The country’s peak pensions regulator body has confirmed that the court has the power to decide if Sir Philip Green’s assets, including his superyacht, should be seized in order to help plug the BHS pension black hole.
Pensions Regulator chief executive Lesley Titcomb said that although they were “relentlessly” working for the best outcome for former BHS employees affected by the £571 million pensions deficit, it was up to a court to decide whether it would seize Green’s assets to pay for it.
“If we are talking about a contribution notice that creates a normal legally enforceable debt to the scheme, it would be then the scheme trustees of the Pension Protection Fund, with our full support in any way, shape or form that we could offer, would seek to recover that debt through the courts and the court would determine how that would be achieved,” Titcomb said.
At a committee meeting with MPs today, she said the watchdog’s determinations panel would decide if it is appropriate to issue a contribution notice on Green, who owned BHS for 15 years until he sold it for £1 in March 2015 to multiple bankrupt Dominic Chappell.
This notice would convert BHS’ pension deficit into debt, which means the court can then decide if Green’s assets should be seized to help pay it off.
However, Titcombe highlighted that the Pensions Regulator did not have the power to freeze assets.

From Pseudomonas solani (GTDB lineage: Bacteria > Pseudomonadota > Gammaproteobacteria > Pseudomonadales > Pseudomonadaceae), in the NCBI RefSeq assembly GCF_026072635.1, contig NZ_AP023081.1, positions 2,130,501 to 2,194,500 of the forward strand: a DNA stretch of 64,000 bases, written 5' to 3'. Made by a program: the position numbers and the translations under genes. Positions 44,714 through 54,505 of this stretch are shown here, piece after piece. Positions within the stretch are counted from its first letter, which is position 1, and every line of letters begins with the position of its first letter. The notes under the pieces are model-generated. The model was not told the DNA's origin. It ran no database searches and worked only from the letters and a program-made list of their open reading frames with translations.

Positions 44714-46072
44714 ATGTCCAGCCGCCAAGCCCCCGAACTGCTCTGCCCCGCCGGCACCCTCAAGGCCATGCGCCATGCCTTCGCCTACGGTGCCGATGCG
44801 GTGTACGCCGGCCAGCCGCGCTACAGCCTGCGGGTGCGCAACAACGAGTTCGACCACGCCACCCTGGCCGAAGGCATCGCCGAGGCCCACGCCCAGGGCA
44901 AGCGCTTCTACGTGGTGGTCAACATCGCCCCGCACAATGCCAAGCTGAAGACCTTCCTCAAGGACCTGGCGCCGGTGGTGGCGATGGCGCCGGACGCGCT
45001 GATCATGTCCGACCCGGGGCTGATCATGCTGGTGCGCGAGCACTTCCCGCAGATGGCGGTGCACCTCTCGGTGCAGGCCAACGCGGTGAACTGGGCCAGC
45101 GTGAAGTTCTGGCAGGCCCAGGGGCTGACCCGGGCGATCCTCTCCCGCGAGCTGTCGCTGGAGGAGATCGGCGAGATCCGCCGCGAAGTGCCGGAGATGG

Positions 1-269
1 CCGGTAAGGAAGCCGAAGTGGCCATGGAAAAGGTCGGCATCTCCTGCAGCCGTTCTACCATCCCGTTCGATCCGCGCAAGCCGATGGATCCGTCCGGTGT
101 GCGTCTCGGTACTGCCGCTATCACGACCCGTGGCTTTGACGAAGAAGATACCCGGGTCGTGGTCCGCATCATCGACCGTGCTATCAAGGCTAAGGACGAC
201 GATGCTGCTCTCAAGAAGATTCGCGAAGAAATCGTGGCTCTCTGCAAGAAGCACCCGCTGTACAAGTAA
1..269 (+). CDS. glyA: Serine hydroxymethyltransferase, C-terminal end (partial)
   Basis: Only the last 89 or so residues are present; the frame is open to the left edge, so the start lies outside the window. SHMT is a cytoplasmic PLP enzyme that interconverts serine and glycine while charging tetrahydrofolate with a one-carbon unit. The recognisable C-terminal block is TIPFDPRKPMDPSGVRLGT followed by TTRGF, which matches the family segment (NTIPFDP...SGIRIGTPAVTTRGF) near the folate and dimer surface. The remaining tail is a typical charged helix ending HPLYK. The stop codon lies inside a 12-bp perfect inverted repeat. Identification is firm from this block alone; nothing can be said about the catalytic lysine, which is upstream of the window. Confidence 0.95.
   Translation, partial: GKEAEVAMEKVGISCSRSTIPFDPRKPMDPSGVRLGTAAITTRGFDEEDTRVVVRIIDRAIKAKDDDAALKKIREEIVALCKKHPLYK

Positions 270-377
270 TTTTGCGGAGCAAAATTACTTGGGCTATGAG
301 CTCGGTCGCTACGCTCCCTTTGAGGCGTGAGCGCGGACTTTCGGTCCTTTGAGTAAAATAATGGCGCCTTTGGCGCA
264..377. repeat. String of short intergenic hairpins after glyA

The news comes after MPs questioned whether Green’s luxury yacht – reportedly worth £100 million and dubbed the “The BHS Destroyer” – and other assets could seized to fill the BHS pension black hole.
Labour MP Frank Field, who chairs the Work and Pensions Committee, said it was now almost six months since Green pledged to “sort” the deficit and his “ostentatious displays of wealth”.
Green has been widely criticised for his role in BHS’ collapse, especially after it was revealed he was cruising the Mediterranean on his yacht during summer while pensioners were left facing an uncertain future.
The Pensions Regulator is also “monitoring” the pension scheme for another arm of Green’s retail empire, the Arcadia Group, which includes Topshop, Dorothy Perkins and Miss Selfridge.